Dec. 15 (Bloomberg) -- Pipelines from Canada’s oil sands to the Pacific coast, including Enbridge Inc.’s proposed Northern Gateway route to tap markets in Asia, will raise the price received by producers by $13.60 a barrel by 2030, a university study said.
The extra profit would mean an additional C$131 billion ($127 billion) for Canada’s economy between 2016 and 2030, according to a study by the University of Calgary’s School of Public Policy. It would also add 649,000 person years of employment and generate tax revenue for provincial and federal governments, the report said.
Without access to markets in Asia, where fuel demand is growing faster than in the U.S., Canada is not able to earn world market prices, the study said. Currently, about 99 percent of Canadian crude exports is shipped to its largest trading partner, with most of it ending up in the Midwest and resulting in “substantially” lower prices than crude varieties such as Louisiana Light Sweet.
“Given Canada’s proximity and long history of supplying the U.S. with crude oil products, natural gas and electricity, the design and demand characteristics of U.S. energy markets largely dictate price levels,” the study said. “The opportunity to achieve these new price and processing levels produces substantial returns for Canadian resources.”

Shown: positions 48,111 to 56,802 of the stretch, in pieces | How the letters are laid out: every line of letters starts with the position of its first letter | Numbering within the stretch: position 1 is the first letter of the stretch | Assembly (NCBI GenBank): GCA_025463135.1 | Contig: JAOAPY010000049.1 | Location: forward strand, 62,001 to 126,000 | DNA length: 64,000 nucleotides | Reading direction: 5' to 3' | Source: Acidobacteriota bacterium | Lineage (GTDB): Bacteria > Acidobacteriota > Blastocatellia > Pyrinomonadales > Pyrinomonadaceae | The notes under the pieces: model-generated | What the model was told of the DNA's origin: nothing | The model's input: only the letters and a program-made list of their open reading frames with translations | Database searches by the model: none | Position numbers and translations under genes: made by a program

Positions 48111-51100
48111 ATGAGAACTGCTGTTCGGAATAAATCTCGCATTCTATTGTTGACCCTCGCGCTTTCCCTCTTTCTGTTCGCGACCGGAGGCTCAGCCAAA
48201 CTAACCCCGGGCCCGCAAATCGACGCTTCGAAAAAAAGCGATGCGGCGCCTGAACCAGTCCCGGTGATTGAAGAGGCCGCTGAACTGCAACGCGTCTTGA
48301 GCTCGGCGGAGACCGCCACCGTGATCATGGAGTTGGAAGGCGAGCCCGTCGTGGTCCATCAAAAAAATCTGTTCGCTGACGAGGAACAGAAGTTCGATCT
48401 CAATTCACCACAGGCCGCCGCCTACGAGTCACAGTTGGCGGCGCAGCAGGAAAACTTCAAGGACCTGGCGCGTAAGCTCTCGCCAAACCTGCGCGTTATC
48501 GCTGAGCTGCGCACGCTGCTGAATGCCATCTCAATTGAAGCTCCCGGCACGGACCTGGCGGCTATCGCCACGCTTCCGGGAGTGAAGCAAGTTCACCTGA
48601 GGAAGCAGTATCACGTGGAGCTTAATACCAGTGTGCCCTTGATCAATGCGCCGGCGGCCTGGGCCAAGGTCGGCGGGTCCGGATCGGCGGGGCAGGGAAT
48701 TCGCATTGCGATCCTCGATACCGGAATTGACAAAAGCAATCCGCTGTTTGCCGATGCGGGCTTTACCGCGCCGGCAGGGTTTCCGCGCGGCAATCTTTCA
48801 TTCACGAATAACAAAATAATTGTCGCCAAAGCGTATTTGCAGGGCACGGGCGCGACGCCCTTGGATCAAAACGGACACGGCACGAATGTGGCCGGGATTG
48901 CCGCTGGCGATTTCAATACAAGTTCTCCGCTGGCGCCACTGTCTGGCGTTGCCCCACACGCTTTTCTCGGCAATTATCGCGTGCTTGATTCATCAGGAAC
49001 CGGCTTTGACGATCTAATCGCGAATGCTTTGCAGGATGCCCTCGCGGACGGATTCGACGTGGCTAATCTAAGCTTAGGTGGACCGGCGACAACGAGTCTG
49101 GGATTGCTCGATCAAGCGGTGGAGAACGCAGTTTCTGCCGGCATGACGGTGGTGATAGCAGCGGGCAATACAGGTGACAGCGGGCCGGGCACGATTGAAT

Enbridge, based in Calgary, is proposing to build a twin pipeline system between Alberta and the coast of British Columbia to help bring crude from oil-sands projects to market. Further south, Kinder Morgan Inc. aims to expand capacity on its TransMountain pipeline that ends in Vancouver.
Opposition to the Northern Gateway pipeline from native and environmental groups has focused on the risk of a spill along the route or on the British Columbian coastline, which is home to killer whales, sea otters and other marine life.
The Northern Gateway system would cross more than 785 streams and rivers, putting at risk commercial and recreational salmon fishing industries with a combined C$800 million in annual revenue, the Natural Resources Defense Council, Pembina Institute and Living Oceans Society said in a joint report on Nov. 29.
--Editors: Paul Badertscher, Vince Golle
To contact the reporter on this story: Jeremy van Loon in Calgary at firstname.lastname@example.org
To contact the editors responsible for this story: David Scanlan at email@example.com; Susan Warren at firstname.lastname@example.org